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May 16, 1969

Taylor ROARK, Plaintiff,
John L. LEWIS et al., Defendants. Maude W. REESE, Executrix of the Last Will and Testament of Joe S. (Reese), Plaintiff, v. John L. LEWIS et al., Defendants. Theo R. FULLER, Plaintiff, v. John L. LEWIS et al., Defendants

The opinion of the court was delivered by: MCGARRAGHY

 McGARRAGHY, Senior District Judge.

 These three cases came on for hearing upon remand from the Court of Appeals in Cases No. 21,208, No. 21,209, and No. 21,210 pursuant to Opinion of that Court dated August 21, 1968, 130 U.S.App.D.C. 360, 401 F.2d 425.

 The litigation was initiated by suits filed in this court in which it was contended that the plaintiffs are entitled to enrollment as beneficiaries of the United Mine Workers of America Welfare and Retirement Fund of 1950 for pensions which the Trustees of the Fund had denied.

 The basis of the Trustees' denial of the plaintiffs' applications was that they were not eligible for the benefits because of a specific eligibility requirement promulgated by the Trustees that the applicant must have permanently retired from the industry following regular employment as an employee of an operator signatory to the Agreement.

 The Trustees interpreted this Resolution as requiring an applicant's last employment in the industry to have been with a signatory employer and that the word "following" meant that retirement must come "immediately after" such employment.

 Upon cross-motions for summary judgment upon the record then made, the only issue raised was with respect to the correctness of the Trustees' interpretation of the eligibility requirement. This court granted the Trustees' motion for summary judgment, holding that their interpretation was correct and was not arbitrary or capricious.

 On appeal, the Court of Appeals held that the Trustees' interpretation "is a patently reasonable one and that it falls short of arbitrary or capricious conduct."

 However, the Court of Appeals next dealt with the appellants' arguments first raised in that Court that, if the Trustees' interpretation is lawful, the requirement itself is not. With respect to this contention, the Court of Appeals held that on the record, the appellants had made out a prima facie case as to the requirement's unreasonableness and the burden must be cast upon the Trustees to come forward with evidence establishing the reasonableness of their requirement based on the purposes of the Fund. Accordingly, the case was remanded to this court for a hearing at which the Trustees might show what, if any, reasonable relationship exists between the purposes of the Fund and the requirement that an employee's last regular employment be with a signatory operator.

 Upon remand to this court, counsel for the parties entered into a supplemental stipulation and also took depositions of two witnesses which were filed in the case. Counsel have stipulated that these documents cover all of the available evidence on the issue of reasonableness, and that there is no genuine issue as to any material fact. The issues have been fully argued by counsel and submitted for determination by the court as on cross-motions for summary judgment.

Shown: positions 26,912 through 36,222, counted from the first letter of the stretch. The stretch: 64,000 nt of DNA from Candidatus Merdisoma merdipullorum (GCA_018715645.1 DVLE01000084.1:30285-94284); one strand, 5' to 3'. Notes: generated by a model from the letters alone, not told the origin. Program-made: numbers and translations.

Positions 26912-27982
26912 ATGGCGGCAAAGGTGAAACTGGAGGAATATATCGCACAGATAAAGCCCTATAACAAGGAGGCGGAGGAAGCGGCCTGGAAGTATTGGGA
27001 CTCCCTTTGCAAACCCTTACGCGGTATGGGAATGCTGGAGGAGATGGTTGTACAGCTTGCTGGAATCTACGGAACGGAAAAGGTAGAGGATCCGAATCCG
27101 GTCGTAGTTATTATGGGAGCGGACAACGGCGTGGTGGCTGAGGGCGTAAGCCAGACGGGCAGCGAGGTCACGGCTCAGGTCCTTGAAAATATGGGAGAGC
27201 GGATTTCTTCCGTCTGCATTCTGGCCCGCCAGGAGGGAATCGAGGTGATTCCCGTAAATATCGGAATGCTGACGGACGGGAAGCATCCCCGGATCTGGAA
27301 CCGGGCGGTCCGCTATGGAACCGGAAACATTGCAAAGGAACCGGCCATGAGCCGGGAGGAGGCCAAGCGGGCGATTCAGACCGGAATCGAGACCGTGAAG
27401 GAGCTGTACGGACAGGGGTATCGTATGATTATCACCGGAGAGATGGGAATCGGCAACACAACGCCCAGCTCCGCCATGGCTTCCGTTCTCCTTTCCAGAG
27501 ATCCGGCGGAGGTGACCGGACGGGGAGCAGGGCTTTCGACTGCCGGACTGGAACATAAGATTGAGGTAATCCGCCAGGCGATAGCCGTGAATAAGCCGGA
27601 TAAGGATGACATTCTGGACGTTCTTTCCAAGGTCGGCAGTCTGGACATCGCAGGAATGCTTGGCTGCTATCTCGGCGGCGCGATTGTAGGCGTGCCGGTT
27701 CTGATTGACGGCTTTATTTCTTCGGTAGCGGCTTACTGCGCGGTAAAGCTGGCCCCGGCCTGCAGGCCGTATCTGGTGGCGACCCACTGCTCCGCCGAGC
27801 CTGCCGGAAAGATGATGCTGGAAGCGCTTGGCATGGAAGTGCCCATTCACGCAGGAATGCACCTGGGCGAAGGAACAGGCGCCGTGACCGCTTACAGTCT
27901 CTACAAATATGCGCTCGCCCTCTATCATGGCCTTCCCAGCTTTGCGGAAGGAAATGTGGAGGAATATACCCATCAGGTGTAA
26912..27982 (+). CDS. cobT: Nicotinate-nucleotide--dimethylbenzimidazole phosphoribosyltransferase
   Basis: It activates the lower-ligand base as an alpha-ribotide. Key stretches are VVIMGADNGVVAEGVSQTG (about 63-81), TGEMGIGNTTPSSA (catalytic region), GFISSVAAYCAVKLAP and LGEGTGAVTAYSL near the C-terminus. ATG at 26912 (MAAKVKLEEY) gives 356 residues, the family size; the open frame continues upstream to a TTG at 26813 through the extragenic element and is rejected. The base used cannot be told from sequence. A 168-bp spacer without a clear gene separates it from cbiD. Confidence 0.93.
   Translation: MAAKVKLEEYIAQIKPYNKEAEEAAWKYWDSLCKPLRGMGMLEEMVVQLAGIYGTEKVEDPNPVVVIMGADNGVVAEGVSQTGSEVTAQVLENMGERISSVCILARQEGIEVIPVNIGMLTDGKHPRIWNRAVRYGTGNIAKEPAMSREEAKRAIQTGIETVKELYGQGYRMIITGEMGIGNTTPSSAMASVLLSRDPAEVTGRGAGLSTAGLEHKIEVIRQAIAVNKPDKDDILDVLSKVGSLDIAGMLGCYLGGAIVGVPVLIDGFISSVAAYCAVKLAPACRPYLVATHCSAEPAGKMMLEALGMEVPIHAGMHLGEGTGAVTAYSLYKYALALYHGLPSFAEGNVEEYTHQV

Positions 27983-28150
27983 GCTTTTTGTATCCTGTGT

It is not necessary to review the details of the establishment of the Fund which are related in the opinion of the Court of Appeals.

 The hearing on remand was directed to the suggestion by the Court of Appeals that the record be enlarged with sufficient detail to permit the court to measure the Trustees' action against existing standards of arbitrary and capricious conduct. Counsel have advised this court that the record now made is deemed to constitute all the available material within the scope of the court's suggestion.

 With respect to the suggestion that the circumstances of the plaintiffs be reviewed as to why they left their employment with contributing employers, as well as pertinent evidence as to economic factors, such as wage differentials, etc., it has been stipulated that the plaintiffs' failure to qualify by being employees of a signatory employer for one year immediately preceding their retirement was due to the fact that they were unable to find employment in the coal industry or find employment for an operator signatory to the National Bituminous Coal Wage Agreement of 1950, as amended, in the area of their homes or contiguous thereto in eastern Kentucky. The last regular employment of each plaintiff for a signatory operator was terminated either because the mine was closed or the work force in the mine was reduced. In no case was the separation voluntary.

 In the light of this stipulation, it is clear that the failure of these plaintiffs to qualify for pension benefits is due to no fault of theirs and, if that should be the determining factor with respect to the validity of the requirement, having in mind that the plaintiffs had served for many years in the industry as employees of ...

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